After this twist is revealed in the game’s final trial, the audience — an in-fiction representation of the real-world Danganronpa fan base — becomes part of the proceedings, cheering in unison for one of the game’s two logical endings to play out. Will our heroes choose the correct culprit, bringing the story to a satisfying conclusion while paving the way for the next killing game to take place? Or will they give into “despair,” forcing one of their own to take the fall, allowing the current killing game to continue?
It’s in these final moments that the weight of the decisions made at similar junctions in past Danganronpa games becomes fully apparent. In both cases, the player makes the right call, the villain gets their punishment and the audience gets the fulfillment of a “good ending,” keeping them hooked until the next killing game spins up. But in doing so, they’re actively encouraging the creation of a new killing game — or, more literally, the development of another Danganronpa title, where more fictional young people will be subject to the franchise’s trademark brutality.
There lies the most divisive element of this storytelling gambit. Some longtime fans of the series argue that this revelation robs the endings of the last two core Danganronpa games of meaning: No matter what choice you make, you’re choosing to participate in the games, which ends up being the immoral decision. There are no “good endings” in Danganronpa 1 and 2, only the endorsement and prolonging of the vicious acts of cruelty that they portray.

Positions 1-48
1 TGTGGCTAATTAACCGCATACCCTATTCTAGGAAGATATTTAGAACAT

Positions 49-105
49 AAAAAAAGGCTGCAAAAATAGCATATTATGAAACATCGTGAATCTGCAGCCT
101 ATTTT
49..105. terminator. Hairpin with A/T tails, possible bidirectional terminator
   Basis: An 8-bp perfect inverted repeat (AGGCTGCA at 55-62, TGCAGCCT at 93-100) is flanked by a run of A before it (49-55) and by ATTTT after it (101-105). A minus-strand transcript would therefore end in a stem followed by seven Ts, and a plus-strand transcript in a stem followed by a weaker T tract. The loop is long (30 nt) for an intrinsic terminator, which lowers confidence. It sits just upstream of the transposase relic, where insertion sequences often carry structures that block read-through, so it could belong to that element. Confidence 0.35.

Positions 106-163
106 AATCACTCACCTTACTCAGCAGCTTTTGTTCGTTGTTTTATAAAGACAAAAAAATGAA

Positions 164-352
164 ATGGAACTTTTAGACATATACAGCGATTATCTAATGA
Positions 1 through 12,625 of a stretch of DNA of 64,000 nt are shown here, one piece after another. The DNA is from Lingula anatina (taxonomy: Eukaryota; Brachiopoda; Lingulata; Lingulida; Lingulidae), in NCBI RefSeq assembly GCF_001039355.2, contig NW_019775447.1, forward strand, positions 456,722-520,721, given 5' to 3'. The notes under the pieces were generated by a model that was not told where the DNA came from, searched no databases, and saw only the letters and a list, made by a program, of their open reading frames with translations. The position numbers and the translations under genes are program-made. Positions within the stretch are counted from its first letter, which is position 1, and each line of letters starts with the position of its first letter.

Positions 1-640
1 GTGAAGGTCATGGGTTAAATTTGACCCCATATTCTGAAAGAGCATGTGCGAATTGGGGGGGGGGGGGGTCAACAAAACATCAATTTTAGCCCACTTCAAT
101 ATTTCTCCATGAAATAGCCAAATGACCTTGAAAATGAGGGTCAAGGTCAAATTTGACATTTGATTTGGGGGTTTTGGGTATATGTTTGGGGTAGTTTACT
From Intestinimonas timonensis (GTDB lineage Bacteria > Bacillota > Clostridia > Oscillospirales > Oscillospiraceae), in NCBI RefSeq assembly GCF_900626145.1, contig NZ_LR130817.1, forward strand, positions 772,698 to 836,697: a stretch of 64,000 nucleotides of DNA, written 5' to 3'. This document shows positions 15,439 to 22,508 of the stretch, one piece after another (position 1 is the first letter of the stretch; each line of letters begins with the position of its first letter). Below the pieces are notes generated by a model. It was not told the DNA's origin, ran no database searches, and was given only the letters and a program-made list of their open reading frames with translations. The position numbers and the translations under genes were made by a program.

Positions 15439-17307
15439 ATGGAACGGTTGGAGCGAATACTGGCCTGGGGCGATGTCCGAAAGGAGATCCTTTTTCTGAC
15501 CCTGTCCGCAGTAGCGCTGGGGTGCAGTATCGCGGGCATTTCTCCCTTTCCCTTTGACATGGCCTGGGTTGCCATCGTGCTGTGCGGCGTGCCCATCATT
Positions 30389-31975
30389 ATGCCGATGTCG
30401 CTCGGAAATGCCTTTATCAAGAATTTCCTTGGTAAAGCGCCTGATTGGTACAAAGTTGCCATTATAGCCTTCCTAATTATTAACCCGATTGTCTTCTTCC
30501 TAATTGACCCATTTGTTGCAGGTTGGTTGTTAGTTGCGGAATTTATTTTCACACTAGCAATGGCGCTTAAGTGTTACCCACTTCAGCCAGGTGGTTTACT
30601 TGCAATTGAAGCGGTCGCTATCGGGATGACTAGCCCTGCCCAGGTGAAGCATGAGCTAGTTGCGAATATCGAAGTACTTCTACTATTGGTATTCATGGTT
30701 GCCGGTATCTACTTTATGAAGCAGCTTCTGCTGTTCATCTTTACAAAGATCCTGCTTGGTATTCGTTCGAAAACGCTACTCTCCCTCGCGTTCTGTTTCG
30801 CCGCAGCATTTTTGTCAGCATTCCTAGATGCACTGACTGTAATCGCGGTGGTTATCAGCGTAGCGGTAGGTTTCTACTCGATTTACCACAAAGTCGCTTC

But in this, the in-fiction 53rd Danganronpa loop, the participants break the cycle. They band together and vow not to vote on a culprit at all. The only path to the game’s true ending requires you to stop participating in arguments, in all the clue-hunting minigames or in the story’s climactic jury vote. You only succeed by setting down the controller and not playing along.
After realizing their intentions, the audience — us — strikes back against the survivors, taking remote control of K1-B0, a fellow student and Ultimate Robot, to continue the story down its usual trajectory. The final argument of the game has nothing to do with the murder you’re trying to solve. It’s just one of the students trying to convince the audience itself that this whole franchise, and the events it depicts, is abhorrent.
And one by one, people tune out. The killing games draw to a close, but only after the remaining few are subject to the final penalty for their non-participation: They’re all seemingly executed as K1-B0 initiates a self-destruct protocol.
Only in the the game’s post-credits sequence do we learn that a handful of the survivors were spared, free to wander into the outside world, unsure of the reality that awaits them following the killing games’ cancellation.